We have a concept in the US Constitution that doesn't get much discussion, corruption of blood. This came up last year when a GOP member suggested it as a punishment for sanctions busting. That was daft and after a bit of discussion, the idea was shelved. There is a part of US law that does work corruption of blood, that is abortion law, or at least abortion debate. The plain facts are that a majority of the country don't like either principled position that what the Catholic Church calls induced abortion (the medical definition is a bit different) shall be entirely illegal or that abortion shall be fully available in all circumstances on demand. The "hard cases" of rape and incest are the sticking point.

But if you look objectively, you can't get to abortion of a human being without working a corruption of blood. The unborn child (because those who don't like abortion on demand admit to the humanity of the unborn) has committed no crime but certainly the father has. That the child is punished for the sins of the father is the very definition of attainder (the legal term for corruption of blood) and those who want exceptions for rape and incest are never called to explain why attainder is ok in just this one instance. It seems to be a consistent missed opportunity for the pro-life side. Maybe it just doesn't poll well.

Daily practice setup

In my attempt to create a more disciplined life, I'm adding to my daily practice of writing. Every day I owe 1 post to both this blog and my business blog Citizen Intelligence. Yesterday I blew my first deadline, this was on the business blog. I've decided to create a buffer to avoid that in future and will be publishing a buffer count for both blogs and any additional buffers I add to the pile daily at this location.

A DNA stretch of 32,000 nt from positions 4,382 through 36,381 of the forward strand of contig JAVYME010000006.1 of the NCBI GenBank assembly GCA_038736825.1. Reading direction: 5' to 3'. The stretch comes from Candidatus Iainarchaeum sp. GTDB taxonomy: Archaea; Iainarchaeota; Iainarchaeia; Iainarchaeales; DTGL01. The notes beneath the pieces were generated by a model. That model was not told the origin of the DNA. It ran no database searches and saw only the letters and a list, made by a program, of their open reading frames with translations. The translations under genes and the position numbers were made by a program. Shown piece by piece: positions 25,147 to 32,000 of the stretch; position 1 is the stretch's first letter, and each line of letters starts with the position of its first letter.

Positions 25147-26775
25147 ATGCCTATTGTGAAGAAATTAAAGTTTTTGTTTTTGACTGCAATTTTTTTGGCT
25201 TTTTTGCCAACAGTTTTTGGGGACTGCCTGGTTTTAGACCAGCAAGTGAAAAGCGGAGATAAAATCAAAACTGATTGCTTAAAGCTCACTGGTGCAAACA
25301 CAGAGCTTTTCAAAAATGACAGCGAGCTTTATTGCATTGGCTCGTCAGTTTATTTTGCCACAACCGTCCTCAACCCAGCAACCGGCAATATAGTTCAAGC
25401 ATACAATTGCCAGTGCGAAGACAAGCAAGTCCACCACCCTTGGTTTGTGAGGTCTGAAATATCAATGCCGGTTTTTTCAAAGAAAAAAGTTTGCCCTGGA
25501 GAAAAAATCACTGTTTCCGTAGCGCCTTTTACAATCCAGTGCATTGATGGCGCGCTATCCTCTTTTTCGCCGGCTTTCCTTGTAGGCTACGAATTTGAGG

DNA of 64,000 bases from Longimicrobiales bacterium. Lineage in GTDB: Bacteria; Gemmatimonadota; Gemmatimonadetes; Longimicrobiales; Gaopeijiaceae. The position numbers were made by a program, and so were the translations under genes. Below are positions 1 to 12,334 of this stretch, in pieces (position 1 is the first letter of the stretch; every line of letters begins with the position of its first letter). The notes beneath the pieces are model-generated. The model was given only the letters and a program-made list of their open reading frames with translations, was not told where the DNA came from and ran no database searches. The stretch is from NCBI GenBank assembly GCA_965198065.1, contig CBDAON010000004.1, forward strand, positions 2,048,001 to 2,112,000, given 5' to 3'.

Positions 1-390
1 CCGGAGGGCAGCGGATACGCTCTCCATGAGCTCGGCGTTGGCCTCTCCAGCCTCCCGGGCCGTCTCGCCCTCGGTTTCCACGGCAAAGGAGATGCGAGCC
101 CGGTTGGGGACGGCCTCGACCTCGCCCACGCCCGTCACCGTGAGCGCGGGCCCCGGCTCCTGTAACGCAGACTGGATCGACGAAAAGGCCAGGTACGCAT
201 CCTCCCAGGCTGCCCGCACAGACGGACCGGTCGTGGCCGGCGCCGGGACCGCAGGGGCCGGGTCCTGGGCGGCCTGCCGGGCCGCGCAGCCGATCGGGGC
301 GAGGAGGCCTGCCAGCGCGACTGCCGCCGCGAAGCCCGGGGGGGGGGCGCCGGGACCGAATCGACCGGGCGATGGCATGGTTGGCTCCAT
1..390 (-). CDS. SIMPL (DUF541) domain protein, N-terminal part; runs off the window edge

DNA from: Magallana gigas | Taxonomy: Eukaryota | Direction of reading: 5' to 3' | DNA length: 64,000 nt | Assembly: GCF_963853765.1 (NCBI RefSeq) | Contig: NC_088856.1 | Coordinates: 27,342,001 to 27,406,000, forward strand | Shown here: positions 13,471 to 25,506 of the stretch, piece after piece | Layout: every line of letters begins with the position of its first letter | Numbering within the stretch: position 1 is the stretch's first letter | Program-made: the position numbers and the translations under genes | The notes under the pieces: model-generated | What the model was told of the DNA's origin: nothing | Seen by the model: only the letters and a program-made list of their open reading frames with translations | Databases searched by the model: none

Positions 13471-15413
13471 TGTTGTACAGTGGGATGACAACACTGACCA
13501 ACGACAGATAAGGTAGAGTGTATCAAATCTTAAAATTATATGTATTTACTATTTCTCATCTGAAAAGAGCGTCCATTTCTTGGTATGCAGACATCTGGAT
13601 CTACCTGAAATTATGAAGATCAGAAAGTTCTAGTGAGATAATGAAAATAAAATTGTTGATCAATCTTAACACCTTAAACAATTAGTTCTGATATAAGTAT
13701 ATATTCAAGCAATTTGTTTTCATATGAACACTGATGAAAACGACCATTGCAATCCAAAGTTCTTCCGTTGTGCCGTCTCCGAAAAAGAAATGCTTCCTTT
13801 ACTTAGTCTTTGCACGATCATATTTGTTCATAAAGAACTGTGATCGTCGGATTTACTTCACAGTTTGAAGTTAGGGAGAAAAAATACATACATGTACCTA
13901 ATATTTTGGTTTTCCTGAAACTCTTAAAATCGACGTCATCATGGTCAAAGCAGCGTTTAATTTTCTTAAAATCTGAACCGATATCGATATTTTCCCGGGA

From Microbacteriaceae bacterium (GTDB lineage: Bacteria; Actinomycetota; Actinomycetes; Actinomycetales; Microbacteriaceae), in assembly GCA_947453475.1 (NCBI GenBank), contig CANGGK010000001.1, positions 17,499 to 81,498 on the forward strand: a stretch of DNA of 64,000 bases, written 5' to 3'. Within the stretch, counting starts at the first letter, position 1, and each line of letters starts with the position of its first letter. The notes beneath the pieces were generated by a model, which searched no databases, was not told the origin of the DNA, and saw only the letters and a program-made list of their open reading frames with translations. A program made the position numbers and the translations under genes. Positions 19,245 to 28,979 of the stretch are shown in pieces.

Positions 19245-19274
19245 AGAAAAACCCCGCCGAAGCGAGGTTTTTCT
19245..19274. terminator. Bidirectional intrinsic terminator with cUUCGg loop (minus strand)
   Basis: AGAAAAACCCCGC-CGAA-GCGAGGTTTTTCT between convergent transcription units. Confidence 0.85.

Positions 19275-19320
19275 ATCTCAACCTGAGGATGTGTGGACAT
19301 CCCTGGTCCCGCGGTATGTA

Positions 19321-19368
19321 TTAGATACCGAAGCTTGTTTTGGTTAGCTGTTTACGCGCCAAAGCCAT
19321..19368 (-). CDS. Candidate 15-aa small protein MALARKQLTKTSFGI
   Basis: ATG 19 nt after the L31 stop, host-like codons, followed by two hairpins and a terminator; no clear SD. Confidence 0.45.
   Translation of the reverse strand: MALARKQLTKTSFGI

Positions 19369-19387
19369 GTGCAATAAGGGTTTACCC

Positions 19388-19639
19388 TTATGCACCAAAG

Friday, January 17, 2014

Got my replacement lifeproof case

It's not as fun as getting a new phone but once again having a waterproof case is a star on my day. I've got Lifeproof's Fre model and due to events which shall remain unchronicled if I know what's good for me, the audio cable screw port got damaged. Lifeproof took an honest description of what happened and just sent out a new one. They didn't ask for a return or any real proofs. It was just the easiest return experience I've had in quite awhile. I am very pleased by this company.

Observed, minor uptick in russian BTC interest

My ongoing pay-to-click experiment is yielding a bit of odd metadata. I'm starting to see a number of cyrillic lettered ads. Chrome helpfully will translate them so there actually is some utility in their being shown me. It's odd to see and shows a different advertising aesthetic. At least one campaign is visually based on the idea of lending money to the mob.

It's probably nothing but gets tossed in the big mental pile of oddities that lurk around the back of my head.

Thursday, January 16, 2014

All your health information belongs to us

Federal law requires that when a private corporation is hacked and customer information is stolen, it must notify the victims of the theft. This is a reasonable requirement that lets people rush out and buy identity theft protection and/or keep a close eye out for funny charges showing up on their bills. 

In the case of the federal healthcare exchange, there is no legal requirement to report such breaches. Individuals on the federal exchange are without such protection though most states do have reporting requirements. The issue came up during regulatory comments and HHS apparently declined to support any sort of mandatory reporting rule. They'll let us know when they feel like it.